France D’Amour’s 13th album will thrill her early fans: D’Amour et Rock’n roll is raw, an album whose heavy sound grounds the listener while her voice and lyrics soar to the sky.
On October 2, 1994, France D’Amour finished the Rock Le Lait tour at the Montréal Forum, alongside Vilains Pingouins and Jean Leloup. We were there. Animal, her first album, was launched the previous year and Déchaînée would break the sophomore jinx a few months later. The young Mont-Rolland native told the media, back then, “I’m confident enough to not be afraid of standing up to artists like them.”
We were blown away when she sang her anthem “Vivante,” her fist raised and her leg kicking, as if on a mission: “Chanter à tue-tête / Tout ce que j’ai dans l’ventre / Chanter comme une bête / Pour me garder vivante” (“Sing as loud as I can / Everything I’ve got / Sing like an animal / Just to stay alive”). For many of us – despite the artist having shown us a softer side on hits such as “Si c’’était vrai” and “Ailleurs” – this woman is a rocker at heart.
Now, D’Amour returns to her roots with 10 songs recorded at the studio of Jason Lang, her guitarist, with the help of longtime collaborators Patrick Lavergne on bass and Sam Harrisson on drums – “my very own Dave Grohl,” she says. “It was about time, and even though I’ve never stopped playing rock, a woman told me at the record launch, ‘I’ve been waiting for this album for 20 years!’ I thanked her for her patience, I know I took people on a wild ride, in the meantime,” she says about the various musical styles she’s explored over the years, like her two-volume exploration of jazz, Bubble Bath and Champagne.
What’s the difference between the 1993 rocker and today’s rocker? “There’s one helluva difference!” she says. “The rocker back in the day of Animal operated purely on instinct and energy. Now, my energy is more channelled, controlled. There was something truly serious about Animal. Now, nothing’s serious, we don’t give a damn, we just let go and have fun! We were like teenagers, we just wanted to find good grooves, raw and imperfect material. When you listen to albums from the ’70s, there are off-notes, and it sounded more natural.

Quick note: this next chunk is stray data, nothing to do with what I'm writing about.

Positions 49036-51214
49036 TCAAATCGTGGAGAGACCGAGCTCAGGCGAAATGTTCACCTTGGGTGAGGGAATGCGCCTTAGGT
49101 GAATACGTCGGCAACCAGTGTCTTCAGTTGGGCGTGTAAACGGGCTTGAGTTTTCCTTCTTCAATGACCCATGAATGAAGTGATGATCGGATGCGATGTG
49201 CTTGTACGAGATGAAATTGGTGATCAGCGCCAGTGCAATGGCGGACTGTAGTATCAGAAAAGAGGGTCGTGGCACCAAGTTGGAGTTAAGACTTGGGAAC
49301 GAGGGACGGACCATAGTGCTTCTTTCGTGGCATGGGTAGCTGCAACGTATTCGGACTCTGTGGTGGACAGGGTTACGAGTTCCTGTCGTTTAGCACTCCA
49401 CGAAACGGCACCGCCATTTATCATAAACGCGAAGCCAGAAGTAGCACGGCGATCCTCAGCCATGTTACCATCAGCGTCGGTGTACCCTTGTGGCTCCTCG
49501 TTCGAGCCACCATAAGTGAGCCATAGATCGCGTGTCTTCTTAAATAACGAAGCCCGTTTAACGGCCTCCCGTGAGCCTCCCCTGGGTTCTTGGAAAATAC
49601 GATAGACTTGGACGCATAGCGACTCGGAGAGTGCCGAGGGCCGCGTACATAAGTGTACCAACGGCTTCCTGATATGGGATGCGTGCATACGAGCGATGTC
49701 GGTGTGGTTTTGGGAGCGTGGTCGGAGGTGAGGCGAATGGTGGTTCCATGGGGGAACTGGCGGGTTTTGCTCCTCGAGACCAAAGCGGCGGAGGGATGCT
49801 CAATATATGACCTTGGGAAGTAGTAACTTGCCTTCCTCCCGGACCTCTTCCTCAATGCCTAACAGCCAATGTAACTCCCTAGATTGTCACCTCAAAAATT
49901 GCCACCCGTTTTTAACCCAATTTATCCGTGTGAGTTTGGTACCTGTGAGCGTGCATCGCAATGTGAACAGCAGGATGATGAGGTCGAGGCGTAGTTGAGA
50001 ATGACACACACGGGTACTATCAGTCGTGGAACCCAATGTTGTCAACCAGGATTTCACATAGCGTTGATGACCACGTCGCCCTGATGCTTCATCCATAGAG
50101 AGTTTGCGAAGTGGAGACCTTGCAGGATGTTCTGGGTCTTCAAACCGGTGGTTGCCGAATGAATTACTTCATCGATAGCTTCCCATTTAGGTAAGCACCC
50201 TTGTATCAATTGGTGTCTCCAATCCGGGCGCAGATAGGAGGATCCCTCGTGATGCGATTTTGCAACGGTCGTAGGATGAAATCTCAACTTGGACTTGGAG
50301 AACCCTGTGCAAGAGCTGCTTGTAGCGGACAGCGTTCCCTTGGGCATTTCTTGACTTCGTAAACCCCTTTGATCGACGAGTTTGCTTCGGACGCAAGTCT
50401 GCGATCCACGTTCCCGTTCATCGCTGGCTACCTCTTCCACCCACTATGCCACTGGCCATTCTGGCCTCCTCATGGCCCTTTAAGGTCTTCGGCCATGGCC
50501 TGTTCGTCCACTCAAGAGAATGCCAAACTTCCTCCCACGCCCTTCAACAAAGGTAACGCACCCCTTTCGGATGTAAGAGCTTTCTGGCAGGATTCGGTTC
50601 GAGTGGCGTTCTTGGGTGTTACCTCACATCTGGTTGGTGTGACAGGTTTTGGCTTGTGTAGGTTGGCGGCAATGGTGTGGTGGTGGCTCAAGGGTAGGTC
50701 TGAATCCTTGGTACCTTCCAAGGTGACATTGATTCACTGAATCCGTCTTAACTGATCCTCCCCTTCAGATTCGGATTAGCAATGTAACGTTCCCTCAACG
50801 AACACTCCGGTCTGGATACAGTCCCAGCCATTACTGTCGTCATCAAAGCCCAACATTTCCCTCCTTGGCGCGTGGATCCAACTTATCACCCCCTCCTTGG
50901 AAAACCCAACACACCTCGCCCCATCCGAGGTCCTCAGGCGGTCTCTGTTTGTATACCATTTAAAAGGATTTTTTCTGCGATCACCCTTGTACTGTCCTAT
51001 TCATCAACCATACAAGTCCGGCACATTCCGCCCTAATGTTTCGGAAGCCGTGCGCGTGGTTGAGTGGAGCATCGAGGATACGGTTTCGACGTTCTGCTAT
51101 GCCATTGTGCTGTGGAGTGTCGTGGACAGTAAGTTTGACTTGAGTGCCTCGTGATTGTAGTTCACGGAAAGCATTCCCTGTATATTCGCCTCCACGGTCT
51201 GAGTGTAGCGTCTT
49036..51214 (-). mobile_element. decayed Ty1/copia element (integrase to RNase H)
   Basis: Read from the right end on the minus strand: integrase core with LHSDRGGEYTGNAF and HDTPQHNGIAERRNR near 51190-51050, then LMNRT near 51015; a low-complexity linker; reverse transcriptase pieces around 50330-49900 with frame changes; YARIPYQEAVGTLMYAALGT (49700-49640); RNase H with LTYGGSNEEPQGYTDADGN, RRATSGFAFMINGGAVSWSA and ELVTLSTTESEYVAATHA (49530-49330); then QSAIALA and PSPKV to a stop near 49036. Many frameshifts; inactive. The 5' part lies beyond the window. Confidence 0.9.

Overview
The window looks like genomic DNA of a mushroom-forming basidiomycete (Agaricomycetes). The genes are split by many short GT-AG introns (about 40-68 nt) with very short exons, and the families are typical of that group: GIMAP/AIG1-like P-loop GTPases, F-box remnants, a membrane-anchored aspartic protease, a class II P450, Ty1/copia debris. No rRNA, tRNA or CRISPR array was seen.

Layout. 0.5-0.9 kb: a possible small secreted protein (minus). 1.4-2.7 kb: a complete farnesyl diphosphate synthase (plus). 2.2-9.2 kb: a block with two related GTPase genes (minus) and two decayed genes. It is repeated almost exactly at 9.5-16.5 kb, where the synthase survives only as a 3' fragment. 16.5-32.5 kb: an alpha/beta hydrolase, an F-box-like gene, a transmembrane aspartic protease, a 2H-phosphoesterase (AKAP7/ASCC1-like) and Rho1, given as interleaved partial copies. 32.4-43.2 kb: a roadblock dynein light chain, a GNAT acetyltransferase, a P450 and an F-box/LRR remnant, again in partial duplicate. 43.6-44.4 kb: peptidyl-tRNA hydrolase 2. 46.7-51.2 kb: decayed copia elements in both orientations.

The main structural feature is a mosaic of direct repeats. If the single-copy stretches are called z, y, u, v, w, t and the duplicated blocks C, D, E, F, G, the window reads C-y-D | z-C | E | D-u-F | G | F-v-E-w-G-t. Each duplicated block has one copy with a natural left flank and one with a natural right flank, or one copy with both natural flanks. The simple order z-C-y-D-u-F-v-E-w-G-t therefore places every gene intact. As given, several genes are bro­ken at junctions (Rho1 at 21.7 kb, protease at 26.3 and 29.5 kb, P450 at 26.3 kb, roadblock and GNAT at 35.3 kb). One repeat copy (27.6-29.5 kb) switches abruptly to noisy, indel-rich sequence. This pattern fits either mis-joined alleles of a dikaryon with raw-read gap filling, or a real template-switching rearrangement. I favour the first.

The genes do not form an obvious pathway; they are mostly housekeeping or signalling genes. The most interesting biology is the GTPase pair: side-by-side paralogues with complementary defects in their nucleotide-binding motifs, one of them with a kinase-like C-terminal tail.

“I want to stand up on my chair, drive too fast, be too loud!”
“We’d sometimes laugh uncontrollably, as if the music was taking us back to childhood, and we were unlearning what we know. We wondered how we played when we didn’t know how to play. It feels amazing to let go like that, to play any which way. A lot of the songs sound like demos, which drove our producer crazy, trying to fix those imperfections, but we like those songs just the way they are. I was sick when we recorded ‘Tout à gagner,’ my voice is completely off, but I said, ‘let’s keep that!’ Rock ’n’ roll is all about feeling and emotion.”
Straight to the heart, without neglecting the mind, the album is very guitar-driven, and emerges as quite cohesive from repeated, playful elements, without being overly innovative.
“Rock music is perfect when you want to sing about topics such as outrage, which is the case on this new album,” says D’Amour. “I sing about what I’ve realized over the years, my personal life, I reveal a lot about myself. It’s me, right now. There’s not a single love song on the album,” says the newly-single 54 year-old, with a sliver of irony – although it’s worth noting that the last song on D’Amour et Rock’n roll, “T’étais mon père,” is the eulogy she read at her father’s funeral, not long ago.
It’s always in such moments that D’Amour gives the best of herself. She goes on, supercharged: “I want a scrapyard, I don’t feel like being sexy. I want to stand up on my chair, drive too fast, be too loud, turn around and stop only when I feel like it. I need to say, ‘Fuck off,’ and to just let go.”
The first step was duly accomplished during her record launch concert at Coup de cœur francophone. “My armpits were sweaty, but I didn’t fumble a single word of my new songs,” she says. “I’ve got a good memory; apparently Alzheimer’s won’t be [happening] right away in my case. I’m still a teen, inside. Age is all in the mind.”